The substantive remedy: want of authorisation
The first way of putting the claim on the part of Mr Hamblin was to argue that the payments made out of the account were never authorised and that therefore the account should be restored to the position it would have been in if the unauthorised payments had not been made. It has long been held at common law that a banker must reimburse a customer for unauthorised debits made from the account. This is because it is a fundamental aspect of the operation of the account that only withdrawals authorised by the customer should be debited to it. However in appropriate circumstances the customer may be estopped by his or her conduct from saying that he or she did not authorise the payments in question. Conduct giving rise to an estoppel in these circumstances may include want of proper care on the part of the customer: Greenwood v Martins Bank 1933 AC 51.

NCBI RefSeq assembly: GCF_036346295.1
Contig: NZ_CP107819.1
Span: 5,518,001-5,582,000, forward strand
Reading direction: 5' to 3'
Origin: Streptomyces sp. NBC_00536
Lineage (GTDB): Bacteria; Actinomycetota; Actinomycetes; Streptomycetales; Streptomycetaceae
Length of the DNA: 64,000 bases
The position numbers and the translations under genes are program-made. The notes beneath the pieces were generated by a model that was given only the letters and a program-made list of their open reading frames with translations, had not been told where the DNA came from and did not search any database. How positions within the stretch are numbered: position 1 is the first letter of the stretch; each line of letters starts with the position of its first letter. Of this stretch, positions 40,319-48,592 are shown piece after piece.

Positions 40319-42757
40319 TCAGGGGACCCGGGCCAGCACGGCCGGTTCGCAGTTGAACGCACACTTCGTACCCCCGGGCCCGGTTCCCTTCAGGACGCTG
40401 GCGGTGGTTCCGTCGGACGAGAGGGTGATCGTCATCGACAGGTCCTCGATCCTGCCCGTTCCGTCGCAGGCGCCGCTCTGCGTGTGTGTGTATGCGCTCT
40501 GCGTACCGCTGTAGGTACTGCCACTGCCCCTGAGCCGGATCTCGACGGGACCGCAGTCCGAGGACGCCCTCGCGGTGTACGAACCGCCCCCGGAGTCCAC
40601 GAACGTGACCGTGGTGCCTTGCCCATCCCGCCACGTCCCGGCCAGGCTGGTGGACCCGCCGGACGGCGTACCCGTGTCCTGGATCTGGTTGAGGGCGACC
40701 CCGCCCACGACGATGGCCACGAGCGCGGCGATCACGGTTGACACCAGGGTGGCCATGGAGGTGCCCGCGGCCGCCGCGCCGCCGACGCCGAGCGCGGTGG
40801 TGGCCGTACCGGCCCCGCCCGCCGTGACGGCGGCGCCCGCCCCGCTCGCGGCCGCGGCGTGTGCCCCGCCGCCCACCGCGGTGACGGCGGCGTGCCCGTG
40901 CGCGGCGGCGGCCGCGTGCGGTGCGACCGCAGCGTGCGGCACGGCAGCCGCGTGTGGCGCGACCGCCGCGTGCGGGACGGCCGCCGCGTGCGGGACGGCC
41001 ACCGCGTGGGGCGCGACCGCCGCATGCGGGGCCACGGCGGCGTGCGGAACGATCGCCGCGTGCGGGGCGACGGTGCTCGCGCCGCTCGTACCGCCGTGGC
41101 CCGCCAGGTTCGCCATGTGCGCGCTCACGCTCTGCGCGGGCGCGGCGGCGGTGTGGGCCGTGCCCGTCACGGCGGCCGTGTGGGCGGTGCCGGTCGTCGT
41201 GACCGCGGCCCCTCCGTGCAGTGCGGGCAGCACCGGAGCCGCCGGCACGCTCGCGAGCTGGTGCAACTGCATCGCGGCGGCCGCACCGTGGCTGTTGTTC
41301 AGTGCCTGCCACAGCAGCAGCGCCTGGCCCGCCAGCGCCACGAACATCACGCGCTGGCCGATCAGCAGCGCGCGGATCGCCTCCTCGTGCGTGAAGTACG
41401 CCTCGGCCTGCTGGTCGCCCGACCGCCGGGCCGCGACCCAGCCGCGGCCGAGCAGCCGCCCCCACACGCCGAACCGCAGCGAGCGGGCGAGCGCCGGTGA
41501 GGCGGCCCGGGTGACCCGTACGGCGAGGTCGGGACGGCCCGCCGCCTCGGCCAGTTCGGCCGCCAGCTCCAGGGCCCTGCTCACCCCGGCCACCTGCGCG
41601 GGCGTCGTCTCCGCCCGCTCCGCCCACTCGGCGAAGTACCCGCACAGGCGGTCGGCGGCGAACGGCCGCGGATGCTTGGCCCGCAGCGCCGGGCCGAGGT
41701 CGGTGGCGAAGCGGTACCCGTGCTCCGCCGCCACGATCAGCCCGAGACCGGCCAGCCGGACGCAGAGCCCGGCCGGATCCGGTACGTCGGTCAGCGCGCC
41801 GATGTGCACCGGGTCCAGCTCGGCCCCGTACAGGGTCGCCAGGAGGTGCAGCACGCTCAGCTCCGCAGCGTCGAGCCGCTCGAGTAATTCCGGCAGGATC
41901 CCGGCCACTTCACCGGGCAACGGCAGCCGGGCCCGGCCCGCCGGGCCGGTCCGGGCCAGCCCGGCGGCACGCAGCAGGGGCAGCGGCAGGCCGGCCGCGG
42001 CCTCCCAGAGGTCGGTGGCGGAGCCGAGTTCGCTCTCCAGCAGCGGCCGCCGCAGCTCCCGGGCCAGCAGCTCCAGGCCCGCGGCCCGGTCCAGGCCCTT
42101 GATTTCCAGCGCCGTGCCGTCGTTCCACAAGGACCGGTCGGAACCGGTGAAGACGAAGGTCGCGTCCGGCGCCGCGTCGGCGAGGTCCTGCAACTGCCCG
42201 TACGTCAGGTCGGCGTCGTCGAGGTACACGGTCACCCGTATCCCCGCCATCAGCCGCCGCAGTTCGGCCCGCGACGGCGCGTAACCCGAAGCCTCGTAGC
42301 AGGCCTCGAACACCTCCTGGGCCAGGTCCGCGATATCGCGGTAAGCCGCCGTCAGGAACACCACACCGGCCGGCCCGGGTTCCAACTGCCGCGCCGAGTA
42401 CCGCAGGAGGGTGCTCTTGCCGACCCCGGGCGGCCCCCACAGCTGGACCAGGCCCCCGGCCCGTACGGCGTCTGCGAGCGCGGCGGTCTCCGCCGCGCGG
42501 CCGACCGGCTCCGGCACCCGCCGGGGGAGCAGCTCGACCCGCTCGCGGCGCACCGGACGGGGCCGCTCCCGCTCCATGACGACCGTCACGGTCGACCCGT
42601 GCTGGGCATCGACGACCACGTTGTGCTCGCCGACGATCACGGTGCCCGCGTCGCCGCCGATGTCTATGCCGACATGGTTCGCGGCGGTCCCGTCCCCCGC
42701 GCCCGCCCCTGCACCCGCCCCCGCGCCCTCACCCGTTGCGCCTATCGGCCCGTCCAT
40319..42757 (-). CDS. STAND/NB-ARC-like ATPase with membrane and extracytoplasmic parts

On the assumed facts in the case of Hamblin, it appeared from a search undertaken at Companies House that there was never a director appointed to the clone company; accordingly there was never anyone in a position to authorise the payments out of the account and so the payments made out of the account were as a matter of law unauthorised and liable to be reimbursed by the payment service provider. Likewise, in circumstances when the only person appointed as a director had no knowledge of his or her appointment, the purported instructions given by the clone company by way of email from the fraudsters can also said to have been unauthorised by the clone company and therefore liable to be reimbursed by the payment service provider. The Judge in the case of Hamblin found these contentions reasonably arguable so as to preclude striking out.